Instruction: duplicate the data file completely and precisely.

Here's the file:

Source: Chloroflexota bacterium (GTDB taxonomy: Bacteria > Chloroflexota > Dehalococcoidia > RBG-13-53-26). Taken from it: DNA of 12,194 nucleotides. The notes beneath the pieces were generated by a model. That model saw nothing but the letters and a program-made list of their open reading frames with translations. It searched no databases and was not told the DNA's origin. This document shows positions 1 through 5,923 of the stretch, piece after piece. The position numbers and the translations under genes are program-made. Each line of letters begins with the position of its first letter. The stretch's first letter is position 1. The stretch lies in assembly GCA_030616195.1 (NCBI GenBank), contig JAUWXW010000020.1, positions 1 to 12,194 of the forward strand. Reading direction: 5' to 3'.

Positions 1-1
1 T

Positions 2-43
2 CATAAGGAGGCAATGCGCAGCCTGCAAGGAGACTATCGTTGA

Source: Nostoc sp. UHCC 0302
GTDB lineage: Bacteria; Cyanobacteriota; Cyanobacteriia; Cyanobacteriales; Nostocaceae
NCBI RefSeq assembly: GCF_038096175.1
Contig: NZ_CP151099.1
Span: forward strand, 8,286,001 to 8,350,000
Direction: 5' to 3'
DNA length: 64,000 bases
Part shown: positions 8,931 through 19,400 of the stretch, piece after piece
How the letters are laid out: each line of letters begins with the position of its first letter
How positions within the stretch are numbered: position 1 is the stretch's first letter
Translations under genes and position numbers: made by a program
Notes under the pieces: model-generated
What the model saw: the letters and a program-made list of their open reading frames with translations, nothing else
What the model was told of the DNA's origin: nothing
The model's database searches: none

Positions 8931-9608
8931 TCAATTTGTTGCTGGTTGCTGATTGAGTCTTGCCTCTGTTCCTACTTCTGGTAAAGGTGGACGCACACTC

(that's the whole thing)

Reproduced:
Source: Chloroflexota bacterium (GTDB taxonomy: Bacteria > Chloroflexota > Dehalococcoidia > RBG-13-53-26). Taken from it: DNA of 12,194 nucleotides. The notes beneath the pieces were generated by a model. That model saw nothing but the letters and a program-made list of their open reading frames with translations. It searched no databases and was not told the DNA's origin. This document shows positions 1 through 5,923 of the stretch, piece after piece. The position numbers and the translations under genes are program-made. Each line of letters begins with the position of its first letter. The stretch's first letter is position 1. The stretch lies in assembly GCA_030616195.1 (NCBI GenBank), contig JAUWXW010000020.1, positions 1 to 12,194 of the forward strand. Reading direction: 5' to 3'.

Positions 1-1
1 T

Positions 2-43
2 CATAAGGAGGCAATGCGCAGCCTGCAAGGAGACTATCGTTGA

Source: Nostoc sp. UHCC 0302
GTDB lineage: Bacteria; Cyanobacteriota; Cyanobacteriia; Cyanobacteriales; Nostocaceae
NCBI RefSeq assembly: GCF_038096175.1
Contig: NZ_CP151099.1
Span: forward strand, 8,286,001 to 8,350,000
Direction: 5' to 3'
DNA length: 64,000 bases
Part shown: positions 8,931 through 19,400 of the stretch, piece after piece
How the letters are laid out: each line of letters begins with the position of its first letter
How positions within the stretch are numbered: position 1 is the stretch's first letter
Translations under genes and position numbers: made by a program
Notes under the pieces: model-generated
What the model saw: the letters and a program-made list of their open reading frames with translations, nothing else
What the model was told of the DNA's origin: nothing
The model's database searches: none

Positions 8931-9608
8931 TCAATTTGTTGCTGGTTGCTGATTGAGTCTTGCCTCTGTTCCTACTTCTGGTAAAGGTGGACGCACACTC